points are a list (sometimes with details) that describes the items which you plan to talk about
during some conversation or presentation. This list needs to be clear enough that you (and
for purposes of this assignment, the instructor or teaching assistant) easily understand and are
reminded of what you plan to talk about.
For example:
 Introduce an electronic wallet.
 Ask participant’s help.
 Have the following questions to ask:
a. Question 1.
b. Question 2.
 Will ask participant to perform task.
 May ask questions while user performs task.
2. A list of the key tasks that you plan to ask participants to perform during the contextual
inquiry. Note that the list includes tasks, not directions.
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CS160: Interface Design, Prototyping, and Evaluation, Spring 2005
Task Analysis
3. A description of how you plan to gather information during the contextual inquiry.
Describe the method you plan to use to record information during the interview. You may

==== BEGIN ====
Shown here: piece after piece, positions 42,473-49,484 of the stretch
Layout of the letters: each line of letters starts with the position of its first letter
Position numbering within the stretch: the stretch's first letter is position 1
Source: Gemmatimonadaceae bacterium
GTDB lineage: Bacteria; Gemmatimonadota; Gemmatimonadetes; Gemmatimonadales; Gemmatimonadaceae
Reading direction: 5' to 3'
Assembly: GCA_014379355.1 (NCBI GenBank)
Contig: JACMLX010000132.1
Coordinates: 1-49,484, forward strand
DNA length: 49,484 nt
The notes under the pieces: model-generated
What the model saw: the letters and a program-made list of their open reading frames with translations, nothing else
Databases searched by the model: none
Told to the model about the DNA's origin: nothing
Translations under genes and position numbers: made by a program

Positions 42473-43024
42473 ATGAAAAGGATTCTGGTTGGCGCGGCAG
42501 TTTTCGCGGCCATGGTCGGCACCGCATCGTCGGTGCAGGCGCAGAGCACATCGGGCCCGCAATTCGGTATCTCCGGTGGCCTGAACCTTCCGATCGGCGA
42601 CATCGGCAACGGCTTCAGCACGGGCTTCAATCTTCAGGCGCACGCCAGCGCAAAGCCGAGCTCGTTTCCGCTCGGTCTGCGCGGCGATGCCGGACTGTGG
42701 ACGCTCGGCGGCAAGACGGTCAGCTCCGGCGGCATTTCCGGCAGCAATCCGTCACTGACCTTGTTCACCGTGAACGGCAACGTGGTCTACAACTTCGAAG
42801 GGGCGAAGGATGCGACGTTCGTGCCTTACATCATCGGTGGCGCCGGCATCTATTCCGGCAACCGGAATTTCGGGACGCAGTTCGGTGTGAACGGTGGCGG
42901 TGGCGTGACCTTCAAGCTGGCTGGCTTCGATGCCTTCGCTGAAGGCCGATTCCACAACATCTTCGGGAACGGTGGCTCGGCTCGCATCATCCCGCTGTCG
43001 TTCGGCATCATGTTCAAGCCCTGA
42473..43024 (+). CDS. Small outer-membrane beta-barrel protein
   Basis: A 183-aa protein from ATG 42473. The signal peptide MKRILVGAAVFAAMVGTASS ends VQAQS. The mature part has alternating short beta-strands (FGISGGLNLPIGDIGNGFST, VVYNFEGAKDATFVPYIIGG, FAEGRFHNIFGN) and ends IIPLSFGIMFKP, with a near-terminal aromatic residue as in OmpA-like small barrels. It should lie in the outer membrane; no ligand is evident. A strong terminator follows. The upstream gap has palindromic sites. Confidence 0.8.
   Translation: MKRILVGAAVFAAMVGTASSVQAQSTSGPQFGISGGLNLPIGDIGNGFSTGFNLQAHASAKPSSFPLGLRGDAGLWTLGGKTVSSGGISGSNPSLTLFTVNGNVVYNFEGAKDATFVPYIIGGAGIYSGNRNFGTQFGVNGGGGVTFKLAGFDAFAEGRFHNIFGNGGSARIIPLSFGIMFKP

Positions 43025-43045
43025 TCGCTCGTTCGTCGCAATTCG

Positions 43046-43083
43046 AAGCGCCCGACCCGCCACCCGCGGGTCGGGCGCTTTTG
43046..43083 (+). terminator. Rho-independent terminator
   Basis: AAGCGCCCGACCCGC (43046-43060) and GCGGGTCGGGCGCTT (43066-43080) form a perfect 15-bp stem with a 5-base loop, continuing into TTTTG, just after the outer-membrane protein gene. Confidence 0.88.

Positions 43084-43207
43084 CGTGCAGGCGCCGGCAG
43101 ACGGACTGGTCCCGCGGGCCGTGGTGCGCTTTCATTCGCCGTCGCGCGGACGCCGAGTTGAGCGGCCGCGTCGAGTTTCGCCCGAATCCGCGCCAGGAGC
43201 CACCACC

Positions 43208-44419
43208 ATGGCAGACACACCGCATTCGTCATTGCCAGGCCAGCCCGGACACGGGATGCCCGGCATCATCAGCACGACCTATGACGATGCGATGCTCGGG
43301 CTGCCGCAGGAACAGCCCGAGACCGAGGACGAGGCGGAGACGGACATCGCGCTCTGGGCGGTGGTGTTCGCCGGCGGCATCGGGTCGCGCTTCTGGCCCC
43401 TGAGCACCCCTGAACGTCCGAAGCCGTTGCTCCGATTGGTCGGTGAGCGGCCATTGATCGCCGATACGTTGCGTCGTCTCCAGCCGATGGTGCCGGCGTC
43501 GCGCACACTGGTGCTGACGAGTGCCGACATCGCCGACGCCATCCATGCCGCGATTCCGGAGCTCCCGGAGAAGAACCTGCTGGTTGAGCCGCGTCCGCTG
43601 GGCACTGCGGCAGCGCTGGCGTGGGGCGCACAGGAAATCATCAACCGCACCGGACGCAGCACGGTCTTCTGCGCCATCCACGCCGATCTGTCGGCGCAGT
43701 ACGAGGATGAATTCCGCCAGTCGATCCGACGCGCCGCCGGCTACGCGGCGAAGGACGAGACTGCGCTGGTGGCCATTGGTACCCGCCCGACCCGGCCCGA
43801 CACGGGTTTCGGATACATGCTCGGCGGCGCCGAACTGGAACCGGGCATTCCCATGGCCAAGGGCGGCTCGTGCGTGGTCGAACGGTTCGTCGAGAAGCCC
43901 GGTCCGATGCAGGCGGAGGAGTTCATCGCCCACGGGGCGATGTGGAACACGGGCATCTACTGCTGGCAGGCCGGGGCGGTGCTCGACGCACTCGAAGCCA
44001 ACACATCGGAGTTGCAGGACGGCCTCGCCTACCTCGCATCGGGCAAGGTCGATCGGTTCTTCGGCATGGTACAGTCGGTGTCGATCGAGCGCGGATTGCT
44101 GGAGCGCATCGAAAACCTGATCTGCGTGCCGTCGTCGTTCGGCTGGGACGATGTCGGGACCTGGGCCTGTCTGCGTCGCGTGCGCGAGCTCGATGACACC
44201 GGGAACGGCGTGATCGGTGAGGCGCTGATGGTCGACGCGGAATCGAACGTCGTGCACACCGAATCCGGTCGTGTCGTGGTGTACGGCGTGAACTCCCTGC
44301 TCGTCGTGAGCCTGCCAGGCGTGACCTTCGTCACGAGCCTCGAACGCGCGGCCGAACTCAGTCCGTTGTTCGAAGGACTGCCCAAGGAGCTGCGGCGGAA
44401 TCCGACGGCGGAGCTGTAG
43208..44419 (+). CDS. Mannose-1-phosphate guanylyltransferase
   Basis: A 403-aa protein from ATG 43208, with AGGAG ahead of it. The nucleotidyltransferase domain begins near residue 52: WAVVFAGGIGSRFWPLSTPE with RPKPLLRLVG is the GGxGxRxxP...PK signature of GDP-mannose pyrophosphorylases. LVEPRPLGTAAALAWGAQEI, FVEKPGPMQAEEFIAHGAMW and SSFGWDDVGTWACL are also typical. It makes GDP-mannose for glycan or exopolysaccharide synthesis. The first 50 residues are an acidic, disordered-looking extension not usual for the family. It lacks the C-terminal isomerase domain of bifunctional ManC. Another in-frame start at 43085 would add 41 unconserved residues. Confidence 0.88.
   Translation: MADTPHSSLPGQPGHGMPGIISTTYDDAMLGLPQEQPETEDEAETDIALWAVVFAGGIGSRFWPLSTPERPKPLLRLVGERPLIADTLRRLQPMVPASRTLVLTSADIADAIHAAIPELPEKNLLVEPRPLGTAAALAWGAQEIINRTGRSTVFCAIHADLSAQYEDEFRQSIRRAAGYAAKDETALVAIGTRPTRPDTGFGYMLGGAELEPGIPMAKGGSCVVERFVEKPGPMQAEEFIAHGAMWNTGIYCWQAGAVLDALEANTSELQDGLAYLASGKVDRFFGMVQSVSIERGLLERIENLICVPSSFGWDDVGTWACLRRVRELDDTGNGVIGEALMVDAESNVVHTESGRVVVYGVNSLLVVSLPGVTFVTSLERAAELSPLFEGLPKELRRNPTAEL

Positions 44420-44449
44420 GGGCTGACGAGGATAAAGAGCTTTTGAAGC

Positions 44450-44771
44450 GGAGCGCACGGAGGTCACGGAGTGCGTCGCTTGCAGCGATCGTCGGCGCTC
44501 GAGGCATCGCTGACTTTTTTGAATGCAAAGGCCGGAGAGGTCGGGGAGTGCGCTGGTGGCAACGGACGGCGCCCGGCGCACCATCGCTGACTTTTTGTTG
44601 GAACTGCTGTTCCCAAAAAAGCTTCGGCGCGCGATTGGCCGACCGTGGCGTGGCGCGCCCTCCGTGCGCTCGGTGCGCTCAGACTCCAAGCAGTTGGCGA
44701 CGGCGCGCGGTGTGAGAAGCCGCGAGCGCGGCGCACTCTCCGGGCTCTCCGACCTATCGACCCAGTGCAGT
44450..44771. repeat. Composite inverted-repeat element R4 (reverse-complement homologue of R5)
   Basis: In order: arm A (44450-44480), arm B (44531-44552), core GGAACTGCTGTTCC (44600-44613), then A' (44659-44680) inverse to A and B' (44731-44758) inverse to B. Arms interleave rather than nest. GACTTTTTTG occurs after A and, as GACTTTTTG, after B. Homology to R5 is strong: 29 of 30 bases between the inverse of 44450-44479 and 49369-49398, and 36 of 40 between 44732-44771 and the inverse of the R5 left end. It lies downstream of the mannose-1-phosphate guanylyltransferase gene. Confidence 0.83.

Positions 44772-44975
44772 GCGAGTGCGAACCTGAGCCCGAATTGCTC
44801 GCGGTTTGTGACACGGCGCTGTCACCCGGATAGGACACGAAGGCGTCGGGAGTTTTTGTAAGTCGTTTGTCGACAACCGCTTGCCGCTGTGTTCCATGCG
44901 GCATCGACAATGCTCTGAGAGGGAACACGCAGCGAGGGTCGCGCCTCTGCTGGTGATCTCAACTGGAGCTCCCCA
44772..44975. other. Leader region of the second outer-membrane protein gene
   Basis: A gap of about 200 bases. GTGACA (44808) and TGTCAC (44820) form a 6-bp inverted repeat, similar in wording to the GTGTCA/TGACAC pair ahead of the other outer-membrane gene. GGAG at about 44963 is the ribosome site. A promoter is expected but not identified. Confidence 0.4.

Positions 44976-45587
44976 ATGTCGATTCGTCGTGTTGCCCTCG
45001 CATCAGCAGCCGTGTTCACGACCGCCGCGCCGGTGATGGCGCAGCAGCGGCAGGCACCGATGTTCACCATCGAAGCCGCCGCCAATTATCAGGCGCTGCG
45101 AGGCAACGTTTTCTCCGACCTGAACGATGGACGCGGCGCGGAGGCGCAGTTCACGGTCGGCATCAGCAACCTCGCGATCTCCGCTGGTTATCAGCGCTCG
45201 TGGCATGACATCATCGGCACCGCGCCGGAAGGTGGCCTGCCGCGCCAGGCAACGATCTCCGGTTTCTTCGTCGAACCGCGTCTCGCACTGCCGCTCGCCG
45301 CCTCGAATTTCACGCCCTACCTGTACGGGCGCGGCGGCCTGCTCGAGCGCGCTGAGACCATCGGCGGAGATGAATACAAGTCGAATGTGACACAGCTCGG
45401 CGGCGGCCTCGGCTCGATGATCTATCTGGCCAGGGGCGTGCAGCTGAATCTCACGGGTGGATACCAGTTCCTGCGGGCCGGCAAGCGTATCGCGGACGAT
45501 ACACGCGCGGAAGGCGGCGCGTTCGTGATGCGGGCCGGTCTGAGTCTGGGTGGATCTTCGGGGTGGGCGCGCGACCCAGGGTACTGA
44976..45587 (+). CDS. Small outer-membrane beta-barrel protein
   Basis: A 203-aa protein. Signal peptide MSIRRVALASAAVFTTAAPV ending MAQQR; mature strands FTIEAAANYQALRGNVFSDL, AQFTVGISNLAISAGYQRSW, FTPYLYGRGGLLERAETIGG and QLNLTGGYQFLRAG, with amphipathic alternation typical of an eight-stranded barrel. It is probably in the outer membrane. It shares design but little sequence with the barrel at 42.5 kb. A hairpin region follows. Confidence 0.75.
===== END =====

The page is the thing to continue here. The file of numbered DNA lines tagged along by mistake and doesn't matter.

use recording equipment to record the interview. You need to describe the instruments you
will use to get the actual and/or recorded information onto paper.
For example:
We will have two observers during the contextual query interview. The first observer’s job
will be to write down each object the participant touches and looks at during the interview
and describe how the user appears to be using the objects. The second observer’s job is to
make notes on the participant’s dialog during the interview. For each observer we have
created a write-up sheet which is labeled with the sections of the contextual inquiry. (List the
4. The talking points for the wrap-up at the end of each interview.
These need to include thanking the participant, how the participant can see the results of your
project, and how to keep in contact.
5. A description of how the plan changed between the different interviews.
The plan that you include in the write-up should be the plan for your final interview. It is
very likely that you will have changed your plan between each interview. Describe the